Coins of the Continuum: Toward a Religious Interpretation of the Arab-Byzantine Coins

A coin featuring a standing figure in relief alongside symbols or script. The surface appears roughly textured.

Follis, Emesa, Umayyad Caliphate, 661–91. Bronze, 3.29g. Yale University Art Gallery, Gift of Murray Gell-Mann, B.S. 1948, Hon. 1959

Featuring Arabic and Greek script as well as Islamic and Christian imagery, the so-called Arab-Byzantine coins of the Umayyad Caliphate (661–750) offer a unique opportunity to consider relations between Christians and Muslims in the 7th-century Near East. Join Lizzy Hane, M.A.R. candidate, Yale Divinity School, for a hands-on exploration of the texts, symbols, and iconographies on these coins. Together we explore how coinage represents a dialogue—and a flexible space—between communities of faith. Generously sponsored by the Martin A. Ryerson Lectureship Fund.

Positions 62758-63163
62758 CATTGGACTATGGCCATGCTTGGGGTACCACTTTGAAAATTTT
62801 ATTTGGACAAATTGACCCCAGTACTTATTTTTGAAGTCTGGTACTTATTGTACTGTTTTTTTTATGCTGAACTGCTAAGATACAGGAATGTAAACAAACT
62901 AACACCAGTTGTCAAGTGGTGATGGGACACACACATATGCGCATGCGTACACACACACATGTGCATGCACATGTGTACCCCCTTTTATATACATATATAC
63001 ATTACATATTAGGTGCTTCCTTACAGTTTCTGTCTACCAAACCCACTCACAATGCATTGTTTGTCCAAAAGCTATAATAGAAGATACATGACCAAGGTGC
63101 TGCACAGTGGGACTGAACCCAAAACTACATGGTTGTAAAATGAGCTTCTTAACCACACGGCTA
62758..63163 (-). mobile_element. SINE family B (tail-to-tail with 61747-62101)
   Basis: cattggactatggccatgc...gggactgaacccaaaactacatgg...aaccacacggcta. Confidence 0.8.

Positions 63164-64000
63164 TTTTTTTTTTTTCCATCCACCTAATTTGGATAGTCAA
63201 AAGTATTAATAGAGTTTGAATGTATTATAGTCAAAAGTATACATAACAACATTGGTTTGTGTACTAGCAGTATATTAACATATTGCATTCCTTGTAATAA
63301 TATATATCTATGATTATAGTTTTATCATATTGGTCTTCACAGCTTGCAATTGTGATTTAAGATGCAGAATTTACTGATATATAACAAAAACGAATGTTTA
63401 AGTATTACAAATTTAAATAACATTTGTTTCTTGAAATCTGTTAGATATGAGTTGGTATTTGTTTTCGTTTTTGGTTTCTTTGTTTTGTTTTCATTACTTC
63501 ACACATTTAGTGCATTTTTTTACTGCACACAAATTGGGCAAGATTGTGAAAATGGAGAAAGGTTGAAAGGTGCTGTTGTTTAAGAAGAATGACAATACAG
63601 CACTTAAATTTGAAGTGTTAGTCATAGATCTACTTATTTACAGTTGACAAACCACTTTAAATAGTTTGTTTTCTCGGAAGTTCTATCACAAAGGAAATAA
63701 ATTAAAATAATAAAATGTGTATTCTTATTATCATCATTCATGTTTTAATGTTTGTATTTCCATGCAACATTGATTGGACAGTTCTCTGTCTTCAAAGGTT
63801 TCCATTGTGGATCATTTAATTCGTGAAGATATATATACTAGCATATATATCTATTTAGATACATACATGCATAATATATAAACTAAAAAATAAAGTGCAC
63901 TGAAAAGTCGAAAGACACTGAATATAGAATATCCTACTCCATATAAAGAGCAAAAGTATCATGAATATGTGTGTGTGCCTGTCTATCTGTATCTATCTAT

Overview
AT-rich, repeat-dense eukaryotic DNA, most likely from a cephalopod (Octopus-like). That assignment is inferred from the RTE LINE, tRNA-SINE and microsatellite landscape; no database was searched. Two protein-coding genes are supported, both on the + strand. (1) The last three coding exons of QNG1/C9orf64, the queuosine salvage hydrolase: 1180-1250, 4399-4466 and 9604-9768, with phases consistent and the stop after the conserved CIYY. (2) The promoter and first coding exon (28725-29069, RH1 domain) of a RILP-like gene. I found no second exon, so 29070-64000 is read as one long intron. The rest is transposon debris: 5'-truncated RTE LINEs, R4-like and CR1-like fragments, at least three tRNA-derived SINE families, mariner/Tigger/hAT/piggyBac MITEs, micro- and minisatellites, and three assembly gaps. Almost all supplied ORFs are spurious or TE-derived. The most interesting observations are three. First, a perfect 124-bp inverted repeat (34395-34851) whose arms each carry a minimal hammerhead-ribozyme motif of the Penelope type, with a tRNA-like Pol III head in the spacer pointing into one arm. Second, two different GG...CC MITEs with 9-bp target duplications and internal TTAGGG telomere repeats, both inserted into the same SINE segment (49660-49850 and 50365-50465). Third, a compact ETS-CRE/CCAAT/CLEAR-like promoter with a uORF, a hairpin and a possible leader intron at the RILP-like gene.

This is a hands-on experience in the Bela Lyon Pratt Study Room for Numismatics. All attendees are required to observe art-handling and security procedures, including handwashing, checking bags, and emptying pockets. Participants must remain in the study room for the duration of the talk.

Space is very limited; meet in the Gallery lobby.